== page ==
This feature appears in the June ‘17 issue of NRA America’s 1st Freedom, one of the official journals of the National Rifle Association.
This Lee-Metford .303 rifle was the choice of an Australian sharpshooter and was specially accurized by Harry Motton, a noted gunsmith of Sydney. During WWI, early optics were often eschewed in favor of more reliable iron sights for rifles, although observers had telescopes to mark bullet impact. This bolt-action rifle, used in pre-war competitive shooting, was to accompany the Australian marksman as he headed off to war in 1914, with a pause for training in Egypt. This sharpshooter ended up being sent to the Gallipoli peninsula in 1915, and it was there he served as a sniper.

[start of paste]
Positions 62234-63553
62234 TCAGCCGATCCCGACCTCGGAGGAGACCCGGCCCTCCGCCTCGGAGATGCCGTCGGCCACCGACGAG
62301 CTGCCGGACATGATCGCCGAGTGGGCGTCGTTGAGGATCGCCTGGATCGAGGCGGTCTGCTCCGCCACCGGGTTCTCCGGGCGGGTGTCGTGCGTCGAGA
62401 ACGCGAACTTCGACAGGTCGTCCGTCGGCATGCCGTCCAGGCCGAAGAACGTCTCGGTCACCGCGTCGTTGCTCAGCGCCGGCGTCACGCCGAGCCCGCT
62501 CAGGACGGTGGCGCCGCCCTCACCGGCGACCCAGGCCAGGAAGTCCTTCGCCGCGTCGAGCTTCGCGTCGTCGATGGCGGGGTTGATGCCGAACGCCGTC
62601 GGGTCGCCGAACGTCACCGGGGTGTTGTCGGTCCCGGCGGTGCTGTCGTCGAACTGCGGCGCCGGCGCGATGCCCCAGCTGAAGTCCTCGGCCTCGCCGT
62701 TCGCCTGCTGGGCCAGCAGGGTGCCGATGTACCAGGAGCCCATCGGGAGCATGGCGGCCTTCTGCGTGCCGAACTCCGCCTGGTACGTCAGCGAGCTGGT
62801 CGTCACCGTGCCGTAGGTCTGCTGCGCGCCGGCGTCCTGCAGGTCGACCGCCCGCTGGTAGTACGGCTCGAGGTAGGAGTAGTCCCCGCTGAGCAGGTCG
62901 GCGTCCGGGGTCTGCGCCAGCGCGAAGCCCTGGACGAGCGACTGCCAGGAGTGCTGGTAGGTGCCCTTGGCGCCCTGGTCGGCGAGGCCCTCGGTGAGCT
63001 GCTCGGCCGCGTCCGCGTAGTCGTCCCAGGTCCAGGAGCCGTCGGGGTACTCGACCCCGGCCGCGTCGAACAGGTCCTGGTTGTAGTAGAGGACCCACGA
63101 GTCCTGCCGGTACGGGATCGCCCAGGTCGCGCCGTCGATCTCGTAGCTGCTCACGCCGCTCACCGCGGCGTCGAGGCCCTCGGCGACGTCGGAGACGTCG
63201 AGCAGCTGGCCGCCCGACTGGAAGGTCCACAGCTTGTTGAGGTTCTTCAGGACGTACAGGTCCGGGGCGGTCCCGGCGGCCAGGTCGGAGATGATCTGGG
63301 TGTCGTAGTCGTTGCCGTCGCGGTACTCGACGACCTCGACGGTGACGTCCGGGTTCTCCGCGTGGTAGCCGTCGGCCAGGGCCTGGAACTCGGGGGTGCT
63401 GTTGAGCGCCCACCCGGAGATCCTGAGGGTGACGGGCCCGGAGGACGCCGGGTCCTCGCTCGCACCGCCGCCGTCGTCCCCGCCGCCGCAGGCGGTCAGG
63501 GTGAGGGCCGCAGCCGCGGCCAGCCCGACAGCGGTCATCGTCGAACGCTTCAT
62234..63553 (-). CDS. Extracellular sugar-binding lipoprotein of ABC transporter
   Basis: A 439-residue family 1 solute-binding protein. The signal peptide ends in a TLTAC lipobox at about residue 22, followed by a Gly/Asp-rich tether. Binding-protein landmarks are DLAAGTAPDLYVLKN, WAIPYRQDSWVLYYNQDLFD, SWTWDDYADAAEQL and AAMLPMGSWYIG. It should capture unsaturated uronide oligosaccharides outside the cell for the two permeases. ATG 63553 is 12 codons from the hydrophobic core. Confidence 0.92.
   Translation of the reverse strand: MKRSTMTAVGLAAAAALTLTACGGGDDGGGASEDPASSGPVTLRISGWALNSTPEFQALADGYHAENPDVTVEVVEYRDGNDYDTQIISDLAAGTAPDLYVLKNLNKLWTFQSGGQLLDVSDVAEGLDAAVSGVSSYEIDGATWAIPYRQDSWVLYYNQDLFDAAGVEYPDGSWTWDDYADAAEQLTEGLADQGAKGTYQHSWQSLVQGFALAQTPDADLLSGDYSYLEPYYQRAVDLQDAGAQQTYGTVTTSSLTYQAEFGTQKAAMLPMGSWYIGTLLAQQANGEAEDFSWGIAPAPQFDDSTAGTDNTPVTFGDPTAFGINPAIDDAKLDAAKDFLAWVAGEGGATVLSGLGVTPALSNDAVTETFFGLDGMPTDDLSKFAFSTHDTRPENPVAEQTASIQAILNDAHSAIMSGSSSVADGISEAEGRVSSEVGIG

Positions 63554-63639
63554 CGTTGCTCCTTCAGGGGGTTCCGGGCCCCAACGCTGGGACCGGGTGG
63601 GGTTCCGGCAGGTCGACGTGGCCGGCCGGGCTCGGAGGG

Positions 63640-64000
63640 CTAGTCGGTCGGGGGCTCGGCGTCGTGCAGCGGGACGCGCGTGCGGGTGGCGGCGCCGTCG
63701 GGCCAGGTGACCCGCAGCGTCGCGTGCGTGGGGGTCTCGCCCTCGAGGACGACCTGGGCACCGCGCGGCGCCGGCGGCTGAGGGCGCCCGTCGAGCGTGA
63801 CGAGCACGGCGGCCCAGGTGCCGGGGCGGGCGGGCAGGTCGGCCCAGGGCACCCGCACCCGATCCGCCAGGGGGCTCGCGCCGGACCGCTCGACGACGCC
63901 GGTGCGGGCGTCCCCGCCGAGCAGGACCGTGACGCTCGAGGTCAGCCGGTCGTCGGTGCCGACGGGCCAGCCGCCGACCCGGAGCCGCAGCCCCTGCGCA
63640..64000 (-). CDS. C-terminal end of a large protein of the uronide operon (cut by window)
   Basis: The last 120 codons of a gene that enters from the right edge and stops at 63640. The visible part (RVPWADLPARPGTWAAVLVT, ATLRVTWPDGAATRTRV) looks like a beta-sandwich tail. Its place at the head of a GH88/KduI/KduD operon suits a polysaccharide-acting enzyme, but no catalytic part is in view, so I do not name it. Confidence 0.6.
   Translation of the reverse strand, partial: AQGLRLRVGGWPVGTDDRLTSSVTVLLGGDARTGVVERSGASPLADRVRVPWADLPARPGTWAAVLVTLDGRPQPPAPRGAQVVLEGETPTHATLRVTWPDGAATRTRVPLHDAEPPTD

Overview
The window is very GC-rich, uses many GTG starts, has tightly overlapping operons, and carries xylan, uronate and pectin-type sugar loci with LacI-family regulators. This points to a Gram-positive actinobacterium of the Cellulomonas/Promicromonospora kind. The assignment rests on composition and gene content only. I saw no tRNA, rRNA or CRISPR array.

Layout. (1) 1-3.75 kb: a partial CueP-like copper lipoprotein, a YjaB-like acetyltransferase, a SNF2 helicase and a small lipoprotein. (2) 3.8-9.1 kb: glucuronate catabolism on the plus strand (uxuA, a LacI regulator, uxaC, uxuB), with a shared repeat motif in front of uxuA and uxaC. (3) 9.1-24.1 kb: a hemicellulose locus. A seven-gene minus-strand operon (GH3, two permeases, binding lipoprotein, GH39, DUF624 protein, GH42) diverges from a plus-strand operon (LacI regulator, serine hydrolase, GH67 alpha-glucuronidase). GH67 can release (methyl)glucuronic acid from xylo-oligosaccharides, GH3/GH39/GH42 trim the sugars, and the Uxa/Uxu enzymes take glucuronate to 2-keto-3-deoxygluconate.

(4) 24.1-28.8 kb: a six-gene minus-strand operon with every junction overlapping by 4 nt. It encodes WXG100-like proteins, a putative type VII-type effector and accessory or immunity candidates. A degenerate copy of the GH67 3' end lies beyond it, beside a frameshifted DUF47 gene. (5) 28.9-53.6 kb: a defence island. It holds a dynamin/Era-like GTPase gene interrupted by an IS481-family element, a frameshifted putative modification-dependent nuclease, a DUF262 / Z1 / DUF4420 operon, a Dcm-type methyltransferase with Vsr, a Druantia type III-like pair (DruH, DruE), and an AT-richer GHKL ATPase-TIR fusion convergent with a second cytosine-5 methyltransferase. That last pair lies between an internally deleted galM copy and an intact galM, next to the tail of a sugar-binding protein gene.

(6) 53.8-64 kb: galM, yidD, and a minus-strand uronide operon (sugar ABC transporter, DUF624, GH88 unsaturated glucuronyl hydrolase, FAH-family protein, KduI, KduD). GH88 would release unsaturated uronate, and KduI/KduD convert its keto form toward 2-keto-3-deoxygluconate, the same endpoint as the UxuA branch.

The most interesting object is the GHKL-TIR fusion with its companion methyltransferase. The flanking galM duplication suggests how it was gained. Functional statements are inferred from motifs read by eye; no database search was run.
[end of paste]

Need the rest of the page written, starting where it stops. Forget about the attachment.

After this sharpshooter was hit by sniper fire, his fellow soldier recovered the rifle, then brought it home and maintained it in his collection. It resided there until recently, when it was donated to the NRA National Firearms Museum.
The NRA National Firearms Museum at NRA Headquarters in Fairfax, Va.; the NRA National Sporting Arms Museum at Bass Pro Shops in Springfield, Mo.;and the Frank Brownell Museum of the Southwest at the NRA Whittington Center in Raton, N.M.; each have fine selections of historic arms on display. Admission to each is free, and donations are gratefully accepted. For more information, visit nramuseums.com, phone (703) 267-1600 or email email@example.com.